If the General Convention in August 2003 by a majority vote confirms the election of the "Gay Priest", Gene Robinson, as the Bishop of New Hampshire, will this be the worst example of an line of endorsements of bad innovations that it has yet approved?
1.Certainly some people think that it will be the worst innovation. They believe that God's will for sexual relations in humanity are to be confined to a couple who are joined together as one flesh in the covenant and sacrament of marriage. They hold that natural law and basic biology supports the ordering of a man towards a woman and a woman towards a man for procreation and companionship and for the nurture of children. Thus the ordering of a male to a male or a female to a female in sexual activity they see as an abomination. It matters not whether such activity is in stable partnerships or in random encounters, it is wickedness and invites God's wrath. (This position is held by people who approve of divorce and remarriage and by those who do not do so.)
2. Some people think that the innovation of a "gay bishop" in a relationship and thus of general approval for same-sex partnerships is before God and in the grand scheme of things no worse as a sin than is the general approval given by the General Convention over the years to the marriage of divorcees and the public ministry of divorced persons - that is the approval of the phenomenon of serial monogamy. There is general agreement that Jesus made little or no allowance for divorce and re-marriage in his ethics of the kingdom of God. Further, while serial monogamy is not so obviously against the natural ordering of the sexes as is homosexuality, it is against the natural order in that it does not usually or normally provide a stable home environment for children. Thus it is asserted that the innovations of the blessing of same-sex couples and the consecrating of a "gay man" as a bishop are not worse than the consecrating of a divorced man and the allowing of the marriage of the divorced. (This position is held by people who approve of divorce and remarriage and by those who do not do so.)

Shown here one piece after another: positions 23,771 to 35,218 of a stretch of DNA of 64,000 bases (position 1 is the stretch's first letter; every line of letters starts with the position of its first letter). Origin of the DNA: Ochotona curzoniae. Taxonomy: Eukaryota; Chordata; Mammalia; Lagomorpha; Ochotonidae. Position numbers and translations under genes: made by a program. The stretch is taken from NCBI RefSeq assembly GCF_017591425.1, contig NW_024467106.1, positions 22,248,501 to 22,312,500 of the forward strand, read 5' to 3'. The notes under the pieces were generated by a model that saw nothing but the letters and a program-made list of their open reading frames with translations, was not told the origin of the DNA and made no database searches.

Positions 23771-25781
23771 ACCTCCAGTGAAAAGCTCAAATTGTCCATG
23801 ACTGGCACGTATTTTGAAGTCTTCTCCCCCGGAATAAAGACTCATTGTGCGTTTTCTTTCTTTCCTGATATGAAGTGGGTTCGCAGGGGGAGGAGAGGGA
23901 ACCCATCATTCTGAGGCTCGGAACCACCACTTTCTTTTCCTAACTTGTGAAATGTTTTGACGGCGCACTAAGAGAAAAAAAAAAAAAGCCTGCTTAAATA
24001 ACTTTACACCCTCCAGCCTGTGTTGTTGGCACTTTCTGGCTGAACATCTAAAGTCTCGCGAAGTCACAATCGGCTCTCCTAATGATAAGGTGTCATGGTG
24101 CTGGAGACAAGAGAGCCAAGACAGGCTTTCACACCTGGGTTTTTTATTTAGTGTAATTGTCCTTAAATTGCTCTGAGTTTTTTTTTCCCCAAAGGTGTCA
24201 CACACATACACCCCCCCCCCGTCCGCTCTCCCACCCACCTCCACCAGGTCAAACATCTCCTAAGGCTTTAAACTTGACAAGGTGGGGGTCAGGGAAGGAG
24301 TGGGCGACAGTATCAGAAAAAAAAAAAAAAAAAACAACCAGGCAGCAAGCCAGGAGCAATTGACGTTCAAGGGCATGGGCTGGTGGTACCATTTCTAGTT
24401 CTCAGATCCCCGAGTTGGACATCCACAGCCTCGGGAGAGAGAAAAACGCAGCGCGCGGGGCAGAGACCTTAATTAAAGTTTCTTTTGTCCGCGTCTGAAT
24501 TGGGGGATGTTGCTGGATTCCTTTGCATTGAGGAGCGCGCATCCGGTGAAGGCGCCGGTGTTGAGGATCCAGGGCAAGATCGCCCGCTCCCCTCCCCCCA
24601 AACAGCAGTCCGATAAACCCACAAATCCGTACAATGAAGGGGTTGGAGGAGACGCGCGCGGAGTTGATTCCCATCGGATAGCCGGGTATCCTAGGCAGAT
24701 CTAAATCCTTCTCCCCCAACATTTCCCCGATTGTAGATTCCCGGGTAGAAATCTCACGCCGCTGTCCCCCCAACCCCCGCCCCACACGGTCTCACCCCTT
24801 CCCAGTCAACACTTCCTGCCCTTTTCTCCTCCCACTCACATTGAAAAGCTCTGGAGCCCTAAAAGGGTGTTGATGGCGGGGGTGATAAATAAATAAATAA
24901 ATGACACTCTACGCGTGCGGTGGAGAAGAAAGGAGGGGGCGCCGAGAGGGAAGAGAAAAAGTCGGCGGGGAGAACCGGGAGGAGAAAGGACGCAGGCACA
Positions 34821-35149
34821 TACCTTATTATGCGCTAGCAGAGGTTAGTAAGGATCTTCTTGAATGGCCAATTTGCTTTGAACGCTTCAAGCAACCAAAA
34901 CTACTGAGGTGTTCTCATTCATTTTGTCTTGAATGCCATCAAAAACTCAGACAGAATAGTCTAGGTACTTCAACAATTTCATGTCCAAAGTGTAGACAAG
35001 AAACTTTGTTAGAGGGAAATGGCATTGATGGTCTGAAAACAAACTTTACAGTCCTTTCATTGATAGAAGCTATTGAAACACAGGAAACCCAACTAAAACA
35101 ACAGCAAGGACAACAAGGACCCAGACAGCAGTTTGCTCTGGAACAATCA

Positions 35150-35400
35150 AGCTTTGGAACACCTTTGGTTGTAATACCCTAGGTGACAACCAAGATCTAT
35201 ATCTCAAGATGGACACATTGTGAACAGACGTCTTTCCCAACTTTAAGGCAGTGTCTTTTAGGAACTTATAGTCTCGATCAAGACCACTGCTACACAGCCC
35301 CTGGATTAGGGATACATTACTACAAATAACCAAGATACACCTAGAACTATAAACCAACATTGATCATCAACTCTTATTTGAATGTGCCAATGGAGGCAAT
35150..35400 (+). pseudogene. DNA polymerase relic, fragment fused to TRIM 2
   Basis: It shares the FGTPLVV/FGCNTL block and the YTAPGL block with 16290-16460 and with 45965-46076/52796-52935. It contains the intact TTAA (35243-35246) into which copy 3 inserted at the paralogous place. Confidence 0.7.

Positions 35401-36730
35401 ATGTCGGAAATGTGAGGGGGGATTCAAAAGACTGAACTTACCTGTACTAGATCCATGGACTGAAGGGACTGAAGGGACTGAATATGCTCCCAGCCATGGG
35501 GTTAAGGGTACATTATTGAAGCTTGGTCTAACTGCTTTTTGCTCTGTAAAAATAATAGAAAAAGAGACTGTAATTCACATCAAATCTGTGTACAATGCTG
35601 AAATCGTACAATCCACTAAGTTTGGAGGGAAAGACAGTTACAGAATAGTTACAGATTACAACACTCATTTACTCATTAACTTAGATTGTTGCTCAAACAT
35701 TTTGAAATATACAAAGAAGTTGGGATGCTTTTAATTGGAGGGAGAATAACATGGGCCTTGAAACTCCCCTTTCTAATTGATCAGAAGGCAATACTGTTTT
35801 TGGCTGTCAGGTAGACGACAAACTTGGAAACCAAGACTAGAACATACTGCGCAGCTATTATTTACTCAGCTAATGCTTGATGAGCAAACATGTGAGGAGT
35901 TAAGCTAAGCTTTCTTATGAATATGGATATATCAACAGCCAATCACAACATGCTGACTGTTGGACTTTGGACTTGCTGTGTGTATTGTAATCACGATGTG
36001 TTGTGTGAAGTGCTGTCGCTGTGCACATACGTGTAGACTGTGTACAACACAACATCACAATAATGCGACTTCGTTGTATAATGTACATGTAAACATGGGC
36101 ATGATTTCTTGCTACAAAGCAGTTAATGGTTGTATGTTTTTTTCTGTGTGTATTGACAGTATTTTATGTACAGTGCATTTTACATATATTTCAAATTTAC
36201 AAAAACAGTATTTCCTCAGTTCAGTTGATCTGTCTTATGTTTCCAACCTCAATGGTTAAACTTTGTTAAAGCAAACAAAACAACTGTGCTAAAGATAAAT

3. Some people think that the worst innovation was the decision to ordain women as priests and bishops and to mandate this doctrine and practice for all office bearers. They believe that the setting aside of the historic Ministry made up of men only brings into serious question the availability of the grace of God through what have been called "the means of grace" - sacraments etc. They hold that the Church ceases to be the Church of God, the Catholic Church, if her ministry is not valid. A "gay man" in holy orders remains a priest of God and the Sacraments he celebrates remain means of divine grace to worthy communicants. Likewise a divorced man in holy orders is a priest and a source of sacramental grace. Thus being divorced and being gay do not constitute barriers in the same way as does being an ordained women who cannot be by God's decree celebrants of true sacraments. (This position is held by those who approve of divorce and remarriage and those who do not do so.)
4. Some people think that the worst innovation was the decision to replace the classic, historic Book of Common Prayer (1662,1789,1891 & 1928) with a Book of Alternative and Varied Services and thereby set aside historic worship, doctrine and discipline. They trace all bad innovations to this primary and massive innovation which was passed by General Convention in 1976 & 1979, but was in preparation from the mid 1960s. However, there is not absolute agreement as to what are the bad innovations flowing from this change in Formulary.
And there are other positions that could be described.
How one evaluates the innovation of ordaining a "gay man" as a bishop will affect whether or not one sees it as a cause for separating from the ECUSA or for declaring a diocese or a parish out of communion with other dioceses or parishes. Those who see this innovation as the Church blessing depravity and judge it to be a sin of graver nature and consequences than other sins (innovations) they will face major questions and decisions.
The cynic will probably observe that the reality of the excellent pension fund of the ECUSA and the generally good stipends paid to clergy will weigh heavily not necessarily in how clergy and bishops talk but rather in what they finally do. This has been the story of clergy reaction to innovations since the 1960s. Only the few have departed. The majority has adjusted its theology and morality and made a new line in the sand of where orthodoxy ends and apostasy begins. Time will tell.
Meanwhile a once blessed Jurisdiction is increasingly submerged by the tides of secularism.
The Rev'd Dr. Peter Toon M.A., D.Phil. (Oxon.)